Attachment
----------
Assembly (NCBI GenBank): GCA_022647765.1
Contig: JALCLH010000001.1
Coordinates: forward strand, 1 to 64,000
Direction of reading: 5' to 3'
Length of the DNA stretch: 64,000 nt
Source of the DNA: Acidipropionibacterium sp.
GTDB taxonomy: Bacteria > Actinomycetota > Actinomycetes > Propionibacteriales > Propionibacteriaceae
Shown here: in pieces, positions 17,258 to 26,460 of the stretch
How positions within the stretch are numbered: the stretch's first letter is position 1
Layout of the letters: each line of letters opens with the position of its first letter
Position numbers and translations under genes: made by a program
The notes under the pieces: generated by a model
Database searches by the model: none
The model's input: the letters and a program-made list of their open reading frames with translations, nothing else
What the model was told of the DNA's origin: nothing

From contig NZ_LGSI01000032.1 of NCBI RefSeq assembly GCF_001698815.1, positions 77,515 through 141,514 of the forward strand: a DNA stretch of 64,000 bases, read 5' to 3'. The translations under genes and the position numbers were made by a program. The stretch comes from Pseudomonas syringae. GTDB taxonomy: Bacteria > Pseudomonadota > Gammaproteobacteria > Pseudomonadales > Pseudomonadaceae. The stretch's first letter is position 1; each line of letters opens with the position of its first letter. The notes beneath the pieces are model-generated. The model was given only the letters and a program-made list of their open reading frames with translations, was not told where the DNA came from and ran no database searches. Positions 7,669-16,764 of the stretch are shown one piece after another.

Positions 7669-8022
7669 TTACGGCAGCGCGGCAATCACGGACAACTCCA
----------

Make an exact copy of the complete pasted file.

Assembly (NCBI GenBank): GCA_022647765.1
Contig: JALCLH010000001.1
Coordinates: forward strand, 1 to 64,000
Direction of reading: 5' to 3'
Length of the DNA stretch: 64,000 nt
Source of the DNA: Acidipropionibacterium sp.
GTDB taxonomy: Bacteria > Actinomycetota > Actinomycetes > Propionibacteriales > Propionibacteriaceae
Shown here: in pieces, positions 17,258 to 26,460 of the stretch
How positions within the stretch are numbered: the stretch's first letter is position 1
Layout of the letters: each line of letters opens with the position of its first letter
Position numbers and translations under genes: made by a program
The notes under the pieces: generated by a model
Database searches by the model: none
The model's input: the letters and a program-made list of their open reading frames with translations, nothing else
What the model was told of the DNA's origin: nothing

From contig NZ_LGSI01000032.1 of NCBI RefSeq assembly GCF_001698815.1, positions 77,515 through 141,514 of the forward strand: a DNA stretch of 64,000 bases, read 5' to 3'. The translations under genes and the position numbers were made by a program. The stretch comes from Pseudomonas syringae. GTDB taxonomy: Bacteria > Pseudomonadota > Gammaproteobacteria > Pseudomonadales > Pseudomonadaceae. The stretch's first letter is position 1; each line of letters opens with the position of its first letter. The notes beneath the pieces are model-generated. The model was given only the letters and a program-made list of their open reading frames with translations, was not told where the DNA came from and ran no database searches. Positions 7,669-16,764 of the stretch are shown one piece after another.

Positions 7669-8022
7669 TTACGGCAGCGCGGCAATCACGGACAACTCCA